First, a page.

Exploring the Southern Ridges
Joining the National Parks Board has broadened my appreciation for greenery overnight. Now I look forward to every working trip to visit our parks and nature reserves, just to experience a world beyond the concrete jungle. That's why I jumped at the chance to explore the Southern Ridges with two friends, on the pretext of writing this article for you, my dear readers.
The start of our journey did not disappoint. The tree-lined flight of steps at the beginning of the Marang Trail beckoned to us, and a few minutes of stair-climbing was enough for us to be immersed in the sights and sounds of the secondary forest that the Trail cuts across.
The brochure in my hand says the Trail covers an elevation of 70 metres, or the equivalent of a 24-storey building, but the journey felt shorter as we were enthralled by the flora and fauna along the way. From ferns that look like dreadlocks to beautiful white flowers surrounded by red buds, we were at a loss for words (literally, as we didn't know what they were called!)
“...The unique wave-form structure was a sight to behold...”
- Chen Hsin Yeow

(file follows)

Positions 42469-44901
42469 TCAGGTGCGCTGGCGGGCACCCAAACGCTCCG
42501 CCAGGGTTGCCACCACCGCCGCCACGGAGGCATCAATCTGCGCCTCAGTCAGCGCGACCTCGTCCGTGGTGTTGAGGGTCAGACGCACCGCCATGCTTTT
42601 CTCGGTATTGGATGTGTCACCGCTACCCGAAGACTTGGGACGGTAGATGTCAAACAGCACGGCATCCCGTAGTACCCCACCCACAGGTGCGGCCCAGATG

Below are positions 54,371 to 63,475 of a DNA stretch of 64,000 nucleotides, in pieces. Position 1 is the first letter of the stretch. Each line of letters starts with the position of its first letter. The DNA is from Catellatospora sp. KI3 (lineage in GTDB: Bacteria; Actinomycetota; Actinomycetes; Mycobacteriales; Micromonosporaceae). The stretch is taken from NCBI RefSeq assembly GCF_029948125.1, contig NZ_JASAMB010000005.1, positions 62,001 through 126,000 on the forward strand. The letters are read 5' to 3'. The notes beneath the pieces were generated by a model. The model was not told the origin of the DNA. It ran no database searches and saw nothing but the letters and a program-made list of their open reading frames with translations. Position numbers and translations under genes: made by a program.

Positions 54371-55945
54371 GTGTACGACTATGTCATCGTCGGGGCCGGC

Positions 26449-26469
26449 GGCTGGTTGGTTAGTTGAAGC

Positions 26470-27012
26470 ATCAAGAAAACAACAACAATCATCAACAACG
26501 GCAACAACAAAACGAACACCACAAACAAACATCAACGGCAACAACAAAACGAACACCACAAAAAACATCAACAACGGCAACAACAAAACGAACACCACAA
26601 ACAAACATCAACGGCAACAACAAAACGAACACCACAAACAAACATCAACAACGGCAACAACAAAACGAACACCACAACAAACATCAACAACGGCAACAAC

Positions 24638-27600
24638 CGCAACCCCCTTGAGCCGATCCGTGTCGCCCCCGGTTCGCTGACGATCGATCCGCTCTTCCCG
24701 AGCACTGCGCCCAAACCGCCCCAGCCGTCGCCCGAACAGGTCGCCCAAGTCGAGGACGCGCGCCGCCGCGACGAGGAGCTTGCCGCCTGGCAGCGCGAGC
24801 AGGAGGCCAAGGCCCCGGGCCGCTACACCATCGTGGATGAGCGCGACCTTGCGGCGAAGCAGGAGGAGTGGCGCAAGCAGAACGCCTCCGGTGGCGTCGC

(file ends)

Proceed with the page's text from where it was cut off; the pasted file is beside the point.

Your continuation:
At the apex of the Trail was the Jewel Box (an F&B establishment offering a variety of bars, restaurants and entertainment options) on Mount Faber. We spent quite a long time taking photographs of the panoramic city skyline.
Refreshed and energised, we began on the Faber Walk, which meanders through Mount Faber Park and ends at the Henderson Waves. Some parts of the Walk were sheltered, which we were very thankful for.
As we neared the Henderson Waves, we became as excited as kids hearing the bell of the ice-cream truck. The unique wave-form structure was a sight to behold. Made up of undulating steel "ribs", the curved "ribs" actually form alcoves within.
"You could hold a concert here!" One of my female friends exclaimed. "Yes, or a wedding!" Another friend imagined.
While we were marveling at the splendid structure of the bridge, we heard the pitter patter of feet as two little kids raced across the bridge to join their grandfather who pointed to an object nearly 40m below along Henderson Road. Whatever the object was, all three were looking intently at it. Then they continued on their way, exploring the rest of the Southern Ridges.
I knew they would have a great time, just as I had.
By Chen Hsin Yeow
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